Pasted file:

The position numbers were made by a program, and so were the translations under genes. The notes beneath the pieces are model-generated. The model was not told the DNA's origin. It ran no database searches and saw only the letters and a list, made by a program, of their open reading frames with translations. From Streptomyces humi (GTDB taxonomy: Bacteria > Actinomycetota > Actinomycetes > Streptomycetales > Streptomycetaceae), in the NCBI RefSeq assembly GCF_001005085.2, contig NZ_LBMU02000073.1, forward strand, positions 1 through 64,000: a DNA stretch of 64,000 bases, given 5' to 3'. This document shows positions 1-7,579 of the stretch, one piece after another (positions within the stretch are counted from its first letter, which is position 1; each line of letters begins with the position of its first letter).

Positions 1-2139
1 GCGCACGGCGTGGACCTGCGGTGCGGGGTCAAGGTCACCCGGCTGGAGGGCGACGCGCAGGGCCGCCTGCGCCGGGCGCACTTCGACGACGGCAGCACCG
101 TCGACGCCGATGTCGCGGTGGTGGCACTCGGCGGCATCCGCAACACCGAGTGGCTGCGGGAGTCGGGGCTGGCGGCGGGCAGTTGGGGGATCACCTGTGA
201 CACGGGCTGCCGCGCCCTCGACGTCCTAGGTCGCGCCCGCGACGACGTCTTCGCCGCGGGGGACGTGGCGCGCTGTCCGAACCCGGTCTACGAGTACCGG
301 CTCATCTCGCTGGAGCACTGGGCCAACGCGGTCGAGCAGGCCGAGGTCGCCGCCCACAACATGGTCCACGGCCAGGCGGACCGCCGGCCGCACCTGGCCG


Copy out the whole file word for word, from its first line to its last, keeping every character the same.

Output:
The position numbers were made by a program, and so were the translations under genes. The notes beneath the pieces are model-generated. The model was not told the DNA's origin. It ran no database searches and saw only the letters and a list, made by a program, of their open reading frames with translations. From Streptomyces humi (GTDB taxonomy: Bacteria > Actinomycetota > Actinomycetes > Streptomycetales > Streptomycetaceae), in the NCBI RefSeq assembly GCF_001005085.2, contig NZ_LBMU02000073.1, forward strand, positions 1 through 64,000: a DNA stretch of 64,000 bases, given 5' to 3'. This document shows positions 1-7,579 of the stretch, one piece after another (positions within the stretch are counted from its first letter, which is position 1; each line of letters begins with the position of its first letter).

Positions 1-2139
1 GCGCACGGCGTGGACCTGCGGTGCGGGGTCAAGGTCACCCGGCTGGAGGGCGACGCGCAGGGCCGCCTGCGCCGGGCGCACTTCGACGACGGCAGCACCG
101 TCGACGCCGATGTCGCGGTGGTGGCACTCGGCGGCATCCGCAACACCGAGTGGCTGCGGGAGTCGGGGCTGGCGGCGGGCAGTTGGGGGATCACCTGTGA
201 CACGGGCTGCCGCGCCCTCGACGTCCTAGGTCGCGCCCGCGACGACGTCTTCGCCGCGGGGGACGTGGCGCGCTGTCCGAACCCGGTCTACGAGTACCGG
301 CTCATCTCGCTGGAGCACTGGGCCAACGCGGTCGAGCAGGCCGAGGTCGCCGCCCACAACATGGTCCACGGCCAGGCGGACCGCCGGCCGCACCTGGCCG